The Conversation: Who won these trades?

We’ve seen a series of significant trades in the last few days, with the Red and Nats feeling cheeky about the immediate future and the second division A’s, Padres and Cubs going young. The deals have inspired considerable talk among Hardball Times staffers, especially those who follow those teams.

Here’s what we’ve been talking about:

The Nationals get rotation lefty Gio Gonzalez from the A’s for prospects: right-handers A.J. Cole and Brad Peacock, lefty Tom Milone and catcher Derek Norris.

The Padres traded ace Mat Latosto the Reds for right-hander Edinson Volquez and three prospects: first baseman/outfielder Yonder Alonso, right-handed reliever Brad Boxberger and catcher Yasmani Grandal.

The A’s traded another of their established starters, Trevor Cahill and reliever Craig Breslow to the Diamondbacks for promising starter Jarrod Parker, outfielder Collin Cowgill and relief prospect Ryan Cook.

The Reds get lefty setup man Sean Marshall from the Cubs for left-hander Travis Wood, outfielder Dave Sappelt and minor league infielder Ronald Torreyes.

Here’s how the conversation has gone:

The Gonzalez trade:

John Barten: First reaction is that Oakland might end up being really, really bad this year. Like 50-win bad if they don’t get some huge breakthroughs by guys like Mike Taylor and Chris Carter.

Still, the Gio deal is a huge haul of prospects. Almost makes up for the Cahill deal. Boy, Oakland must love Parker and the Nats must really love Gio. Personally, I love A.J. Cole and have since the lead-up to his draft.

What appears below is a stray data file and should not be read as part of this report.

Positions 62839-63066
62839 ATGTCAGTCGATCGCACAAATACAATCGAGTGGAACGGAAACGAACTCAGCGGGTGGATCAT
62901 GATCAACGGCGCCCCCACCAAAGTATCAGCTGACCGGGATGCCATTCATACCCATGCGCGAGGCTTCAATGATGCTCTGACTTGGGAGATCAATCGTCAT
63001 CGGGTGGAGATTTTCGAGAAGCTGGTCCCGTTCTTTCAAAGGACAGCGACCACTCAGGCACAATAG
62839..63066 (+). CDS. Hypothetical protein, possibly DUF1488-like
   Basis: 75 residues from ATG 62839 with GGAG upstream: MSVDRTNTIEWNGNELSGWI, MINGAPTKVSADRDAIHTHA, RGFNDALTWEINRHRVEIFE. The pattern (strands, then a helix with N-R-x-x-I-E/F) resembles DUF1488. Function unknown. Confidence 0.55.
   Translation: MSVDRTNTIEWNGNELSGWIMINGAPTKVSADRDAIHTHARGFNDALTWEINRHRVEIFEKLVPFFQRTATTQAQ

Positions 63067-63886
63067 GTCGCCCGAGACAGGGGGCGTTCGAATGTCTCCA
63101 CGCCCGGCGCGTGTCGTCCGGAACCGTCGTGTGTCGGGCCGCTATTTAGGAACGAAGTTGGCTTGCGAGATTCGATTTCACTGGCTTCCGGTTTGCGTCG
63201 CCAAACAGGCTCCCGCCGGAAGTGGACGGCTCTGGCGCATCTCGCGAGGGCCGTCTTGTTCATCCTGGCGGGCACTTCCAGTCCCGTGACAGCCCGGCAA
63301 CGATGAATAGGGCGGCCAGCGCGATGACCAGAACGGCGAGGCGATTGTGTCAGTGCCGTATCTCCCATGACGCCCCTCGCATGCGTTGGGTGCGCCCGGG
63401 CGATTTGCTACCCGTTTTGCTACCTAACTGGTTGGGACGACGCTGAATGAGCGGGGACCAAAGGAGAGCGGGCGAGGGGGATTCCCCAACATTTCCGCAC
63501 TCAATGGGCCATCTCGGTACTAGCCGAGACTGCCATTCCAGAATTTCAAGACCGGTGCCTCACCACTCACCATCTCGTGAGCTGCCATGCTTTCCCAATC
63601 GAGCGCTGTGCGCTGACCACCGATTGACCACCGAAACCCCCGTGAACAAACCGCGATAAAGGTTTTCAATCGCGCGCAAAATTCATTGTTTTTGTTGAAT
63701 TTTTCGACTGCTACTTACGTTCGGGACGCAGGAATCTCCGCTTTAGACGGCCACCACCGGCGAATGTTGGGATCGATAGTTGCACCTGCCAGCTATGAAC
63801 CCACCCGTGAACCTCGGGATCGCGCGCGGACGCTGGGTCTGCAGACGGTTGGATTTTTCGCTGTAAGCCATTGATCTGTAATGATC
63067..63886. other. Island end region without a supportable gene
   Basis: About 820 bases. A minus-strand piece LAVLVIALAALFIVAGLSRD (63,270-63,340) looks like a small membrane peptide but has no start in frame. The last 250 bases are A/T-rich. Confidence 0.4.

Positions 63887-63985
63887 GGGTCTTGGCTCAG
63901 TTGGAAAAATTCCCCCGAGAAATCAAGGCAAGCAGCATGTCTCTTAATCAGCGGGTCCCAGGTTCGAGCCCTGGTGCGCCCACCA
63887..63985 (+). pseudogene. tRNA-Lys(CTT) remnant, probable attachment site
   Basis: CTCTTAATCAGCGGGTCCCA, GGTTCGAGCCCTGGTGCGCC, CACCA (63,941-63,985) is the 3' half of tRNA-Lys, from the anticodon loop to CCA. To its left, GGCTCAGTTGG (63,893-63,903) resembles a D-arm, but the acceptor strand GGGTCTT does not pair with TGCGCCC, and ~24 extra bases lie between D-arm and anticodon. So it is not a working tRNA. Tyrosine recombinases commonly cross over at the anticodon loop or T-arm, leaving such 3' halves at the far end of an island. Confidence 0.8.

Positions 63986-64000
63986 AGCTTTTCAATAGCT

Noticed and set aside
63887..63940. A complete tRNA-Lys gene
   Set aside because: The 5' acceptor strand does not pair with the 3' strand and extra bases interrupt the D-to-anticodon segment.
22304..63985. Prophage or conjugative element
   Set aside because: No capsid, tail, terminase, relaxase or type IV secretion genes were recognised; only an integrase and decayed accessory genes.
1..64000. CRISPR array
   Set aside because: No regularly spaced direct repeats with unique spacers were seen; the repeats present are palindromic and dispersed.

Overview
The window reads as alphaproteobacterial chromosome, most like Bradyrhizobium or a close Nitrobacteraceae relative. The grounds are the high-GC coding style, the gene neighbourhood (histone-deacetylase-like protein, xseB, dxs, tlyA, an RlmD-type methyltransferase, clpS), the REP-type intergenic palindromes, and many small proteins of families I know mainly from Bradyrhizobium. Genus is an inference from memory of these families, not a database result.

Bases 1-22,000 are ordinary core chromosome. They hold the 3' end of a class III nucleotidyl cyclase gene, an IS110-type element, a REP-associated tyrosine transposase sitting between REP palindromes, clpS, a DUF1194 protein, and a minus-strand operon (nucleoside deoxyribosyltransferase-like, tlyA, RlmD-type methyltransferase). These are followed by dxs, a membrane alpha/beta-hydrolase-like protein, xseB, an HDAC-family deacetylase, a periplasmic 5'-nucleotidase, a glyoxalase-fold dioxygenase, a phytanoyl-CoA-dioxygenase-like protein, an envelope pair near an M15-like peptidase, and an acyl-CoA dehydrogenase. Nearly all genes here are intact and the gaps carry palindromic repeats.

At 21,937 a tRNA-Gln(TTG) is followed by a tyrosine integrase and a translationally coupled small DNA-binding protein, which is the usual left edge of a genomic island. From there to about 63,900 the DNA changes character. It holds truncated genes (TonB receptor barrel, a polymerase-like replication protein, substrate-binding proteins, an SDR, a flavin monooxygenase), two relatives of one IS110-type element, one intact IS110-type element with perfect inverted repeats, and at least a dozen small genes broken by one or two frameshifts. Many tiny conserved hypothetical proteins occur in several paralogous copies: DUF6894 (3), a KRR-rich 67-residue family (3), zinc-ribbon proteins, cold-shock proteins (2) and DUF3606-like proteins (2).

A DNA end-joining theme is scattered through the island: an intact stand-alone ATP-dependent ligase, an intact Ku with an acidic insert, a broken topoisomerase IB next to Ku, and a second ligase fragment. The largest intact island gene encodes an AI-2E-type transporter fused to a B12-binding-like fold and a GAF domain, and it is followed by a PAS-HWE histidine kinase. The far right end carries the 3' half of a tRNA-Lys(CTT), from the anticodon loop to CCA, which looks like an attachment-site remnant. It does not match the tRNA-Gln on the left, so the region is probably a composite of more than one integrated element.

I had a thought with Gio that maybe the Nats are seeing something in him that indicates that they can get him to throw more strikes in D.C., protected by a home park that is a difficult place to hit home runs, but Oakland isn’t exactly Coors circa 1999 and Gio’s 2011 season was better than I had remembered, probably because his walk rate killed my roto team’s WHIP all year. Is it possible they just saw the 3.12 ERA and just bought high?

I suppose there is an argument to always being willing to bet on a pitcher who strikes out a ton of batters. There’s a school of thought that Jonathan Sanchez has a high ceiling because he gets strikeouts and people talk themselves into “hey, if they can get him to stop walking guys.” I don’t buy into that because I think Sanchez is one of those guys who is what he is because it is as much a strategy on his part to do what works for him instead of a mechanical flaw. I don’t think he’s really a sure thing to keep missing bats if he threw a higher percentage of strikes. You could probably talk me into that kind of optimism with Gonzalez.

Brad Johnson
: ” Is it possible they just saw the 3.12 ERA and just bought high?”

The Nationals have some very intelligent personnel in the front office. They almost certainly bought high, but it wasn’t the shiny ERA that convinced them to pull the trigger. My instinct is that they looked at the short term pitching market and decided that Gio was now the best name available. You can bet that they did their best to acquire Latos last week.

Keep in mind, the NL East is vulnerable right now. The Phillies have at best treaded water so far. The Marlins got better, but still seem to be a couple players short of relevant. And the Braves seem to have an issue with owning too many role players. In that sense, the Nationals can throw their name in the hat by upgrading from Peacock or Ross Detwilerto Gonzalez in the rotation and hoping that Stephen Strasburg, a healthy Jordan Zimmermann, a bounce-back from Jayson Werth and a repeat from Michael Morse can buoy the team over 90 wins.